They'd suspend a pitcher if he intentionally beaned a batter. They'd suspend a football or hockey player if he intentionally tried to injure an opponent. So NASCAR better suspend Carl Edwards for intentionally sending a rival flying at 190 MPH.

Watch the spectacular video of Carl Edwards tapping Brad Keselowski with three laps left in yesterday's race at Atlanta, but the backstory's just as interesting.


Last April, Keselowski were neck and neck on the final lap at Talladega, when the roles were reversed; it was Edwards that went flying, in a crash that injured seven spectators:

In 2009, Keselowski was embroiled in his own feud with Denny Hamlin, so keep in mind that he a) didn't have time to get into it with Edwards, and b) wasn't exactly the most loved guy on tour.


Fast forward to lap 50 on Sunday, when Keselowski sent Edwards into the wall (via Joey Logano). You think that tap with three to go wasn't payback?

Keselowski thinks it was:

To come back and just intentionally wreck someone, that's not cool. He could have killed someone in the grandstands. I know it's a little ironic that it's me saying that, but at least I didn't do it intentionally when it happened."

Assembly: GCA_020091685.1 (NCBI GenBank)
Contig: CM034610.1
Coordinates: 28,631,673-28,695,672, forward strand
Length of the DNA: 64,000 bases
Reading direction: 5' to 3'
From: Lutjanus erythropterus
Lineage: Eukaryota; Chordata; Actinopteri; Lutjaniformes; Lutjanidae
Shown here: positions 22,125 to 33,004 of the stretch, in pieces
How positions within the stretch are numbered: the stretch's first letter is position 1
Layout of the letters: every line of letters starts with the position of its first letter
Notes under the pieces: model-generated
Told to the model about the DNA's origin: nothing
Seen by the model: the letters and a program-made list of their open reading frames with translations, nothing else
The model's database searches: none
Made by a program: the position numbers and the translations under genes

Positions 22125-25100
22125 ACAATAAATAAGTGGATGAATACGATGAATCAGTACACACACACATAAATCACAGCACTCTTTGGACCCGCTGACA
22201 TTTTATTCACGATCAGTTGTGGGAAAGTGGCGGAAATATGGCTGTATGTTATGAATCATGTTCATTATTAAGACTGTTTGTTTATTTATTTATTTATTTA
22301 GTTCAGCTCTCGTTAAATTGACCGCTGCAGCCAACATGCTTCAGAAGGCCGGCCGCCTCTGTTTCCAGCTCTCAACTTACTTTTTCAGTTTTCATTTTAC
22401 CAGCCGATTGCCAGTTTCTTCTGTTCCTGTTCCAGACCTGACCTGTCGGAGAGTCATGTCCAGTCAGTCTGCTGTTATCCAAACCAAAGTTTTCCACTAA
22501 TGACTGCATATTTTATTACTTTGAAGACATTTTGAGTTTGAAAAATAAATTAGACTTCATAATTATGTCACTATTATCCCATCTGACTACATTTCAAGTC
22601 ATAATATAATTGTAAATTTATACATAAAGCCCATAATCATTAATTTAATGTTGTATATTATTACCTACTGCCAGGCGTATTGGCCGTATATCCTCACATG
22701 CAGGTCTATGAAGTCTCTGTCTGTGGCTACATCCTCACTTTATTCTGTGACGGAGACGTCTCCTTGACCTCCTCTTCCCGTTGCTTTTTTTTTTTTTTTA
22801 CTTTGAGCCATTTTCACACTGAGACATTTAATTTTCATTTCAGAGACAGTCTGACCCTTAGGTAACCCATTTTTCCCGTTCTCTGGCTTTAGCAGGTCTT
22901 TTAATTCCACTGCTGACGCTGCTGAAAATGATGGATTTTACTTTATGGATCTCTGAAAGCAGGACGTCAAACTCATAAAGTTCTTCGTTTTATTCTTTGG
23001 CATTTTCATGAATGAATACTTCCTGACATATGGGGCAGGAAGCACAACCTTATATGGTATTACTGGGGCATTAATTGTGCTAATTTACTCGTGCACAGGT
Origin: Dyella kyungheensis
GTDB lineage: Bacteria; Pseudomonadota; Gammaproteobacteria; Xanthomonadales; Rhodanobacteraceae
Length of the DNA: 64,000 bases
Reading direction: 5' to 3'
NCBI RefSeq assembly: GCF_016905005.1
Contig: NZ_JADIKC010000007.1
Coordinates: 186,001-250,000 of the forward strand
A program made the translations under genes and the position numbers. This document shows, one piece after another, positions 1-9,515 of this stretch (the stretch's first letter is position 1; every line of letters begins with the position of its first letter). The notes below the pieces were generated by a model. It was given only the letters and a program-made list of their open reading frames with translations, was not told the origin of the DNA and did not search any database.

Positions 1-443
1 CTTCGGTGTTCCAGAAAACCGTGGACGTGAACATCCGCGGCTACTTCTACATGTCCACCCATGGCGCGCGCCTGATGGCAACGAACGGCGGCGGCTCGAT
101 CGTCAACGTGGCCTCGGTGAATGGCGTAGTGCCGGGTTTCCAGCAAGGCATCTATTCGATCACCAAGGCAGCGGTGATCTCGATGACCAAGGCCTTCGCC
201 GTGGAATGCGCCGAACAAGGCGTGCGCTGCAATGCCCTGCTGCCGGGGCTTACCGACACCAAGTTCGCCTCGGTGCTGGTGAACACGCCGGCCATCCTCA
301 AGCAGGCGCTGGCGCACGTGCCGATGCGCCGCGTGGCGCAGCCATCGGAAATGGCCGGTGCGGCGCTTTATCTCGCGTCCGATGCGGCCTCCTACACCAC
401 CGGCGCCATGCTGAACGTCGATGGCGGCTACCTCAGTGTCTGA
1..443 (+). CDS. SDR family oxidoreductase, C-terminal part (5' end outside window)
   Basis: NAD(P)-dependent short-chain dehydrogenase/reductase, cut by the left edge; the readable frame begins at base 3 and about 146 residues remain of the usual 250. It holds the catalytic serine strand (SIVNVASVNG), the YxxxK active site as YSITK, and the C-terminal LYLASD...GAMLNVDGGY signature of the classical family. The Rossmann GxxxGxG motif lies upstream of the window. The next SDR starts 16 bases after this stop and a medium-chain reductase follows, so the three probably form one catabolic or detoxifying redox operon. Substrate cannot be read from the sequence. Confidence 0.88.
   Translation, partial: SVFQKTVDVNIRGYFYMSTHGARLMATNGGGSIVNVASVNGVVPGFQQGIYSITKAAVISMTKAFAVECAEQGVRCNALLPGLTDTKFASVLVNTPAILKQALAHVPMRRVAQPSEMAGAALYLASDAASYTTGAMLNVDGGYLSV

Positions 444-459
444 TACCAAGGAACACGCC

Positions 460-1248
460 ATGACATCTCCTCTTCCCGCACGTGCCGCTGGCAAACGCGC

NASCAR thinks it was:

I would say there seems to be a history between those two drivers," said Robin Pemberton, NASCAR's vice president of competition. "I'm not going to go any further into it right now."

Hell, Edwards more or less admitted it:

Brad knows the deal between him and I."

So do we need any more evidence? We've got means, motive and opportunity, and, oh yeah, millions of witnesses, plus a confession. But it's entirely possible that Edwards will get off with just a fine, or maybe some points deducted.

2010 was supposed to be a new NASCAR. More aggressive, more fan-friendly. If you wreck, tough shot. As Pemberton said, "We will put it back in the hands of drivers, and we will say 'Boys, have at it and have a good time.'"

Well, they did. And without an Edwards suspension, they will have a better time at Bristol next week, where the short track and high banks make for intense paint swapping. It'd be great TV. Edwards vs. Keselowski, on the perfect track for a score to be settled.

Does NASCAR give the drivers and fans what they want, and let Edwards race? Or do they go against their self-stated credo, and punish him for putting drivers' — and fans' — safety at risk? Their answer, which should come by day's end, will go a long way in telling us what to expect the rest of this year.

NASCAR drivers Edwards, Keselowski still feuding [AP]